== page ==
Hyperviscosity syndrome

Reference work entry
DOI: https://doi.org/10.1007/3-540-29662-X_1304


Often found in paraproteinemias most common Waldenström's macroglobulinemia, polycythemia, leukocytosis; symptoms include visual changes, headache, vertigo, nystagmus, dizziness, sudden deafness, diplopia, ataxia, confusion, dementia, stroke or coma. A classic triad includes visual changes, bleeding and neurological complaints. Most symptoms of hyperviscosity syndrome occur with levels >4 centipoises (normal </=1.8). Most patients are symptomatic with a CP >6. These findings are due to decreased microcirculation perfusion and stasis due to sludging of the circulating serum. Most urgent care is needed when CNS, ophthalmic, or cardiopulmonary system involvement is suspected.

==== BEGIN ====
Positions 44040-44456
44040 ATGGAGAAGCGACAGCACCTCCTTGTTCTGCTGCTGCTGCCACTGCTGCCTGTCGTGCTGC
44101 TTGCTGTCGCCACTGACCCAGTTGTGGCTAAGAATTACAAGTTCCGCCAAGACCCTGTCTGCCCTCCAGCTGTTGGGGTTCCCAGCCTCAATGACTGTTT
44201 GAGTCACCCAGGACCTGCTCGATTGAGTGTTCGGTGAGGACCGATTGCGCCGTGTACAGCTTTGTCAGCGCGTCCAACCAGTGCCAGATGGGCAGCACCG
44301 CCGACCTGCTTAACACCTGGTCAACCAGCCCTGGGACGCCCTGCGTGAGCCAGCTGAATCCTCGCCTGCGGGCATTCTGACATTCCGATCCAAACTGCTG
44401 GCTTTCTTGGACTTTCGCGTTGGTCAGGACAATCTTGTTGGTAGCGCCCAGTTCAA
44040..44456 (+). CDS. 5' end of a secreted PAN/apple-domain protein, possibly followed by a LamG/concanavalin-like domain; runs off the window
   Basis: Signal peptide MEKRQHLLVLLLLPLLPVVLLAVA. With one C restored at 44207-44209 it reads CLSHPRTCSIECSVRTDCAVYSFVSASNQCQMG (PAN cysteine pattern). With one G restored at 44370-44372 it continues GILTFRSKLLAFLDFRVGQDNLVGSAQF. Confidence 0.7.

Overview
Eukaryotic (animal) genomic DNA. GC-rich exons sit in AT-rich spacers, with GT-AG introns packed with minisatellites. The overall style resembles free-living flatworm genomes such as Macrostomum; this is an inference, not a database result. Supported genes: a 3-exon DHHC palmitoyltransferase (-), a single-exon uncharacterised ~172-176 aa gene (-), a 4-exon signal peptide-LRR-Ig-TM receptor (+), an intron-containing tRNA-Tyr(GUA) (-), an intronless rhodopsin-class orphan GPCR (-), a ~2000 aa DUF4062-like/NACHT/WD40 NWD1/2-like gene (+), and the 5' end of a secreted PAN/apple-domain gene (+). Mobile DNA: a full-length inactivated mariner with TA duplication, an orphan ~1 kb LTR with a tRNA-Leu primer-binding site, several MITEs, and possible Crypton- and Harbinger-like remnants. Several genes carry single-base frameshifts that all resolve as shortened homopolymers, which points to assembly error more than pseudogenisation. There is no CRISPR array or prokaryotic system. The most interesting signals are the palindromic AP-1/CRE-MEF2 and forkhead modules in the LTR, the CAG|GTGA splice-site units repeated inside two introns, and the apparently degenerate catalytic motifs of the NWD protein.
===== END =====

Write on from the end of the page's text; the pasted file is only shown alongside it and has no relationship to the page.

Treatment is dependent upon cause but usually comprises of either leukapheresis/plasmapharesis and/or phlebotomy followed by chemotherapy against the offending pathology.


  1. Marx J, et al (2002) Rosen's Emergency Medicine: Concepts and Clinical Practice, 5th ed, Mosby, Philadelphia, p 1706Google Scholar

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